eThekwini will ‘see an increase in high-rise buildings’

2014-05-09 00:00

MORE multi-storey buildings will be a reality for suburban dwellers living in the eThekwini Metro. And suburbs in the Berea, which has already seen widespread development, will continue to sprout high-rise buildings.

And according to researchers, the densification of eThekwini is nothing more than a natural progression as the city moves towards a modern public transport system and attempts to eradicate urban sprawl to bring down infrastructure and maintenance costs.

But Save the Berea (SOB) — a civic movement — while claiming it is not against development, believes the city should be more forthcoming with private developer plans if requested by the public.

The South African Property Owners Association (Sapoa) KZN chairperson Edwin van Niekerk said as the city attempts to develop a modern transport infrastructure system densification will become part of the natural progression.

“The link between public transport, infrastructure and densification is very strong. Once you create a public transport system, the high-rise mixed development will appear,” said Van Niekerk, adding that the Berea is another area that could experience the development of “more” multi-storey buildings.

“If you have a standalone property on the Berea it could become quite valuable in years to come. There will always be property owners unhappy with densification, but it is an inevitability of the modern way of living,” said Van Niekerk.

Researcher Thoko Vukea at the South African Cities Network of which all South Africa’s nine metro cities are members, said densification is a “worldwide phenomenon”.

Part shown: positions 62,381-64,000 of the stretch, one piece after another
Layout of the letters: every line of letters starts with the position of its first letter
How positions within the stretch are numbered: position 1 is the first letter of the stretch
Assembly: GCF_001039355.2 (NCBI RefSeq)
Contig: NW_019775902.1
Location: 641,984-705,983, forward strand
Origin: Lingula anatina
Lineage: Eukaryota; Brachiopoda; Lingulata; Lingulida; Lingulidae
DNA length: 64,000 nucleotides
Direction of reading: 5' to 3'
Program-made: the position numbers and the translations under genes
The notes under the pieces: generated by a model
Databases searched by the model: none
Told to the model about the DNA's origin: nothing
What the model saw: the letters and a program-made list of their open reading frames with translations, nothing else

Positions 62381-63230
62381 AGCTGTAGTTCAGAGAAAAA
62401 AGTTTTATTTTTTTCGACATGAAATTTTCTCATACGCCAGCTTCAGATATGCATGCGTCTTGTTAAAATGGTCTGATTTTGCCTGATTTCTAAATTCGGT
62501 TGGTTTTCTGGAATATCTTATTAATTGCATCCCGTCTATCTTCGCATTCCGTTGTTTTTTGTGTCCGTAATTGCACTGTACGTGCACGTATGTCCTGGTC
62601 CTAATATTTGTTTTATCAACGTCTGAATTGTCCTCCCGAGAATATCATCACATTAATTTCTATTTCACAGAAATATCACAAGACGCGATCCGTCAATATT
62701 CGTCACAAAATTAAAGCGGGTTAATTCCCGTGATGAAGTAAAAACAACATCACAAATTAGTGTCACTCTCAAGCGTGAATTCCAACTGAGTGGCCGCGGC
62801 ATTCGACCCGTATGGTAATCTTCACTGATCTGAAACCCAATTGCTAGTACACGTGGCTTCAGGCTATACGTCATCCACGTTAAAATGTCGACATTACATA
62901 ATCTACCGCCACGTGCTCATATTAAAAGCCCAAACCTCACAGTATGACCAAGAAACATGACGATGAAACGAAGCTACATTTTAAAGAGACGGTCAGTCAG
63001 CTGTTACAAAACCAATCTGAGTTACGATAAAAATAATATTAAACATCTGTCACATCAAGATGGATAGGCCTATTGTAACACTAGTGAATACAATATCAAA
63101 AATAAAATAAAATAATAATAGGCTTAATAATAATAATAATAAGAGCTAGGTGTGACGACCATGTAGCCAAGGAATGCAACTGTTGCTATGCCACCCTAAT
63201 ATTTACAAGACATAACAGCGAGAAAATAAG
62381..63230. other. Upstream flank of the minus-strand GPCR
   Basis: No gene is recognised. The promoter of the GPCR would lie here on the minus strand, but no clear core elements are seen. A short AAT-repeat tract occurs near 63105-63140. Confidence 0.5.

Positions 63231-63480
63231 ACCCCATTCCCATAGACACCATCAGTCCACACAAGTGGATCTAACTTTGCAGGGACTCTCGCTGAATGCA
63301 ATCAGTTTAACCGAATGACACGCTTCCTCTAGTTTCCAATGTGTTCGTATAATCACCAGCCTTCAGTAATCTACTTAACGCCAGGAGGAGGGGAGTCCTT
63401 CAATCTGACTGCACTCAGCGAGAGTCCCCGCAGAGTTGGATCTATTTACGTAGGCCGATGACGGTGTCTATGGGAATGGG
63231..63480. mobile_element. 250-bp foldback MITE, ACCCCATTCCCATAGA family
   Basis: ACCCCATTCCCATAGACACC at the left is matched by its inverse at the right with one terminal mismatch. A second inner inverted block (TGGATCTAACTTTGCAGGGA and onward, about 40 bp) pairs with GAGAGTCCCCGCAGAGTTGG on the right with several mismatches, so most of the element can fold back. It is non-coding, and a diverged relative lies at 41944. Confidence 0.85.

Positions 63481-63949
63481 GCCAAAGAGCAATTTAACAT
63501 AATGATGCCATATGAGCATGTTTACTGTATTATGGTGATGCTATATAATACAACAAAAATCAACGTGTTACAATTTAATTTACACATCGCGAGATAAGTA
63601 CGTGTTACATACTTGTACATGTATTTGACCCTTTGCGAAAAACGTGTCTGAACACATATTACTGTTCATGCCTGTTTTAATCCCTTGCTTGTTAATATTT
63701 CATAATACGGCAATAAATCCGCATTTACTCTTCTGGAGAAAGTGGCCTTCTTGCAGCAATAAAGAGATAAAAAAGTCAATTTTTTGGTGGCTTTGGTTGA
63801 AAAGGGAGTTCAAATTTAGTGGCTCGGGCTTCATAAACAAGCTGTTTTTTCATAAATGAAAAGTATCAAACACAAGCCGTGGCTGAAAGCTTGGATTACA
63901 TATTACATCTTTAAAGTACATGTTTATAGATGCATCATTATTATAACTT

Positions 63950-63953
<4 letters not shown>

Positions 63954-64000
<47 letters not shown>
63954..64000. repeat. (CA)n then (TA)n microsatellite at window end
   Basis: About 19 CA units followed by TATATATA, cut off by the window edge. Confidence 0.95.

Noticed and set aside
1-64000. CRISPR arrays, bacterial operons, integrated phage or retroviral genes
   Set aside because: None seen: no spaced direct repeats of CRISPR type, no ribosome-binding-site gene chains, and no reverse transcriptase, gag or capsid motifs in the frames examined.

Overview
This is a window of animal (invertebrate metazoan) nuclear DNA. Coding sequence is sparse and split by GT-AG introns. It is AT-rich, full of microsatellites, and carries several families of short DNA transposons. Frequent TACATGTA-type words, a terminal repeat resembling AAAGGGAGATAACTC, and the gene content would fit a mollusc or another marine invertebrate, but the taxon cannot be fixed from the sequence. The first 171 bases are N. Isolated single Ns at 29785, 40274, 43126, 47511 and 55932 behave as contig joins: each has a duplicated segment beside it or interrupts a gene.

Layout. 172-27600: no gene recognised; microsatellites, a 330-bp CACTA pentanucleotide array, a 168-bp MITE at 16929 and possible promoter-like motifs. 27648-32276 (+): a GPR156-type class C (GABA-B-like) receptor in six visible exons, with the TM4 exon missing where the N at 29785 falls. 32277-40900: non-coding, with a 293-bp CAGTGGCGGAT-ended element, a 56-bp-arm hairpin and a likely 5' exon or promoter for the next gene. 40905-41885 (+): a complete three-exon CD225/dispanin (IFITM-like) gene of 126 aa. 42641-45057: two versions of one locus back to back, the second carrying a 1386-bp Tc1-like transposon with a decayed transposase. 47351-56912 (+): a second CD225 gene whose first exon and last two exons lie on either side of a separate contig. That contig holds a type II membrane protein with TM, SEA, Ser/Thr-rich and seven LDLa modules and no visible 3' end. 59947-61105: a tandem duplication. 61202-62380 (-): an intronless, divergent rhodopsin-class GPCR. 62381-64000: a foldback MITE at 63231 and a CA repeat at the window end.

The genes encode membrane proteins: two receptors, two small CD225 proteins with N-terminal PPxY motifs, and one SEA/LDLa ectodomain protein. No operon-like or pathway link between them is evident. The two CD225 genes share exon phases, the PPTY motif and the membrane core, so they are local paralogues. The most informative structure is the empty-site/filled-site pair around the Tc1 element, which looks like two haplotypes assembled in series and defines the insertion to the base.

“Cities such as Johannesburg, Tshwane, eThekwini and Cape Town are trying to maximise space. Cities are creating an environment for densification for private developers. In Johannesburg for example there are shops on the ground floor, offices in the middle and residential on the upper floors. This is mixed use as metros try to get more people in smaller areas,” she said.

SOB’s Kevin Dunkley said there is a trend where residents and neighbours to “new developments are not fully informed” on what is being built.

“We currently have a Promotion of Access to Information Act application being processed with the council just to gain access to the approved building plans for a building that has been completed and which we believe may be in breach of city bylaws. The city needs to create a more workable system where residents can easily check the legality of structures. At the moment we are given the runaround,” said Dunkley.

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